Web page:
In this series we have been looking at the principles of DMAIC. Last issue we decomposed Control. This concludes our look at DMAIC. We will now turn our focus to the tools Six Sigma and Lean Practitioners use.
Cause and Effects
We have learned that effects (Out-Puts, Y's) are a direct result of the causes (In-Puts, X's). The relationship of Y = X1, X2, Xk or said Y is equal to the function of the X's is the engine that drives Six Sigma Methods. It is clear that we cannot change Y's without manipulating the X's that make the Out-Puts what they are.
Therefore, it is critical to clearly understand the X / Y relationships. To gain a favorable change in Y, we change the X's that are the most powerful drivers. There are many statistical tools available to understand the nature of these relationships.
When we have a continuous X and a continuous Y, Regression is the tool of choice. Continuous data is variables, that is to say we have actual measurements. The Y is the Response and the X is the Predictor. There is such a thing as Multiple Regression where we can assess the effect of several X's on a singular Y, but for this article we will focus on a single X and single Y.
We are not going to examine the math model used in Regression in this article. There are many fine statistics books that can do this. Regression begins with a scatter plot of X / Y relationships on a single graph. A best fitted line is drawn using the least squares method through the data. If we have a perfect X / Y relationship, all the points will fall on the line. An example of Regression would be, if I step on the gas peddle, the car goes faster; I think there is a relationship. Therefore, if I manipulate the peddle (X) I will effect a predictable change in speed (Y).
In reality all the data points will not fit on the Least Squares line. The greater the data is scattered around the line, the weaker the relationship. There comes a point where the scatter is not adequately described by the line. This is where the ability to predict effects on Y is no longer reliably associated with changes in X.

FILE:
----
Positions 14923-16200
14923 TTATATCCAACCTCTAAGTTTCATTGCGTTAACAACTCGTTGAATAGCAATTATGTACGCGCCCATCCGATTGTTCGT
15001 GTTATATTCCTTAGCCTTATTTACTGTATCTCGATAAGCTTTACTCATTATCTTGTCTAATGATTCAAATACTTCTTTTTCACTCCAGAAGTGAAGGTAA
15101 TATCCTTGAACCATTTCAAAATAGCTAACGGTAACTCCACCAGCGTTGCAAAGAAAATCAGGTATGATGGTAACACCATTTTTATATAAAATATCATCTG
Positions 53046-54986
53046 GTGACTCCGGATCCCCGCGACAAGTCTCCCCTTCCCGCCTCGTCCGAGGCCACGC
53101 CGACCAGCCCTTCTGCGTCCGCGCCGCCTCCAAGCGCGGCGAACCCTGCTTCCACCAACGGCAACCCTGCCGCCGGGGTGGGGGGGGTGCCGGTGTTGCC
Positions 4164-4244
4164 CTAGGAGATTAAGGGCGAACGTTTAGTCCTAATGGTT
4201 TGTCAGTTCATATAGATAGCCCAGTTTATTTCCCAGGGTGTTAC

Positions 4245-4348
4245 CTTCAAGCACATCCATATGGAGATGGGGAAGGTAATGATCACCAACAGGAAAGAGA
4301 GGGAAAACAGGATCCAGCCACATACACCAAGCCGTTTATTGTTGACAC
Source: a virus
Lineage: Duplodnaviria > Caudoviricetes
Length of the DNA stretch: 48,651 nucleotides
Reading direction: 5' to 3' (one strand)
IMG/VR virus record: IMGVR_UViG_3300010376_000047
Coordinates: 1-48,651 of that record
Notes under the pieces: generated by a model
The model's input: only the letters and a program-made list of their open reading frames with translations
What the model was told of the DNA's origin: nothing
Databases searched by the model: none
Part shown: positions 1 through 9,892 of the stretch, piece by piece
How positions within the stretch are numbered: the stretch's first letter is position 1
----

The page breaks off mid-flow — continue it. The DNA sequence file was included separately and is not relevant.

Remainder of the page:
There are several reliable methods for assessing correlation. The two most popular methods are the "Factor" and "r Factor" (Pearson Correlation). Pearson Correlation uses a model that ranges from Zero to -1 or + 1, depending on the direction of scatter. The closer the model approaches -1 or +1, the stronger the correlation. Numbers larger than .6 are generally considered correlated. The "R Factor", or sometimes referred to as R Squared, is based on the percentage of points described by the Least Squares Line.
Regression is a powerful tool for determining cause and effects relationships. The strength of the Regression Model can be further understood by examining "Fits and Residuals". Explanation of this technique goes way beyond the scope of this article.
Regression can be used as a predictive model to determine what changes in Y can be expected as the X is manipulated in a controlled fashion. If predictions are made outside the sample space the necessary assumption is that nothing in the environment has changed otherwise the prediction can be spurious.
I hope I have sparked some interest in this powerful tool that will lead to further study. KAVON International, Inc. uses Regression and Correlation to assist clients in making breakthrough improvements.